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Period: November 15, 2015 to December 1, 2015
Comment & Opinion or Companies, Organizations or Consumers or Controversies & Disputes or Deals, M&A, JVs, Licensing or Earnings Release or Finance, Economics, Tax or Innovation & New Ideas or Legal, Legislation, Regulation, Policy or Market News or Marketing & Advertising or Other or People & Personalities or Press Release or Products & Brands or Research, Studies, Advice or Supply Chain or Trends
Companies, Organizations  

KFC Test-Markets Smartphone-Based Home Delivery

KFC has begun testing fried chicken delivery at 60 restaurants in San Francisco and Los Angeles. The company has partnered with food delivery app Door Dash. Customers may order food using their smartphones or the Door Dash Web site. It is expected that the test will expand to Houston, Texas, by the end of the year, bringing the total of stores involved to 100. A KFC delivery initiative failed several years ago, but this is the first time the company is working with a high-tech delivery service.

"KFC now delivers fried chicken to your doorstep", Mashable, November 12, 2015

Unilever Sees Failure As Tool For Promoting Innovation

Unilever created an experimentation fund for business and innovation ideas that do not go through the usual research processes, according to Unilever senior marketing director Aseem Puri. Speaking at the Campaign Asia-Pacific’s 2015 Marketing Innovation Summit in Singapore, Puri said companies should see failure as opportunities for promoting innovation and entrepreneurship among employees. According to the executive, the company’s Unilever Foundry initiative seeks to promote partnerships with startups in creating and promoting innovations that can disrupt the FMCG market.

"Unilever at MIS: Brands must accept failure if they seek to innovate", Campaign Asia Pacific, November 23, 2015

CMOment: Marketing technologists

The Economist Group, November 16, 2015

Kold Winter for Keurig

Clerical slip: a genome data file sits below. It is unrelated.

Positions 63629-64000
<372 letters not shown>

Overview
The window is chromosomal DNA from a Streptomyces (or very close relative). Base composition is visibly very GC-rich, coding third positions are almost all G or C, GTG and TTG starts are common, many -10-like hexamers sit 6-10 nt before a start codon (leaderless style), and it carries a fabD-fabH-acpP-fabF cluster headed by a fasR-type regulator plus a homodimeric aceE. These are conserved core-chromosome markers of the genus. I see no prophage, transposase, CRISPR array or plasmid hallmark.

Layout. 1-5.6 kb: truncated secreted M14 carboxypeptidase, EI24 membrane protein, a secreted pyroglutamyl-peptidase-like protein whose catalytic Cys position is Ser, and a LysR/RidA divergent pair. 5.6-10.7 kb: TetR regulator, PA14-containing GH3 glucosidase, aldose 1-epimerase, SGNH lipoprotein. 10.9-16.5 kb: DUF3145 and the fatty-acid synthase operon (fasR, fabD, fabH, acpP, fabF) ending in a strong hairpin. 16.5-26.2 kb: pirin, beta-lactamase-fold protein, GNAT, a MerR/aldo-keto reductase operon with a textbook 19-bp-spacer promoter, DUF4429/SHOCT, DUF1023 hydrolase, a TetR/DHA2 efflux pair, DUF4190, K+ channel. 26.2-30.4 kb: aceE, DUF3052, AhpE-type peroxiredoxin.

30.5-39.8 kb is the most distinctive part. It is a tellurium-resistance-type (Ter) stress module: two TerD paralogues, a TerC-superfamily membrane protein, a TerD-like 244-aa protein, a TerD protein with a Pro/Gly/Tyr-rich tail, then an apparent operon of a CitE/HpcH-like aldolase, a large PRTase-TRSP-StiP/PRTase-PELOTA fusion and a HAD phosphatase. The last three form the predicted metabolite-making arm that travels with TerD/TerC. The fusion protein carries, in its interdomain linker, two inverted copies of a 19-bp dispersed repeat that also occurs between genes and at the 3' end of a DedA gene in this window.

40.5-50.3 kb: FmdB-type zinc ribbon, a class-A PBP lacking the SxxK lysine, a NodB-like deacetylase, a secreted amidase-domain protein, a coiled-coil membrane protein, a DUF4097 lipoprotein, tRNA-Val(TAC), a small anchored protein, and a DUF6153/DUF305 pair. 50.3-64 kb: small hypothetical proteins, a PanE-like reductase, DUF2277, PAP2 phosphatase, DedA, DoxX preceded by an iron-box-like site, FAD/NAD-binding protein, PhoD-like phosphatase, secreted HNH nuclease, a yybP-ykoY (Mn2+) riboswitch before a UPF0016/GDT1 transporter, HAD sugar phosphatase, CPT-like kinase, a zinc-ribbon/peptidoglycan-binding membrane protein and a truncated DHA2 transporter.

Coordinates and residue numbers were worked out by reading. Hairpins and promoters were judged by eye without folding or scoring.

Bloomberg Gadfly, November 19, 2015

Unilever to search future business leaders

Pakistan Observer, November 24, 2015

Market News  

Consumer Acceptance Of Plant-Based Dairy Products Boosts WhiteWave

Plant-based dairy company WhiteWave Foods, a spinoff of Dean Foods, is riding a trend of health-conscious shopping and nontraditional diets to increased profits. WhiteWave, maker of almond- and soy-based milk products like Silk, expects adjusted 4th quarter EPS of $0.34 to $0.35. The company also increased the full-year EPS guidance to $1.17 to $1.18 from $1.14-$1.17, beating consensus estimates of $1.15. WhiteWave cited cost leverage, higher productivity, improved commodity and other cost overlaps, and increased contributions from acquisitions as key drivers of better financial performance. Dean Foods, meanwhile, posted a 3rd quarter EPS of $0.30, up from a $0.03 loss year ago, thanks in part to a 30 percent decline in milk costs.

"WhiteWave, Dean Foods Rise On Cheaper Milk, New Diets", Investor's Business Daily, November 09, 2015

Upstart Indian FMCG Pins Growth Plans On Consumer Insights

A small but ambitious Indian FMCG company with roots in retail believes it may have a marketing edge on the entrenched big brands that dominate the retail universe in the country. Future Group believes that its understanding of Indian needs and preferences will make a big difference. The company has learned that cheaper prices and fancy store displays don’t work as well as consumer insights. Consider body wash, for example, a product that does not sell well. Imported brands tend to be expensive and thick, made for consumers used to taking showers.  Future Group came up with a cheaper product, Think Skin, that is thinner and better suited for use with mugs and buckets. It is now a market leader.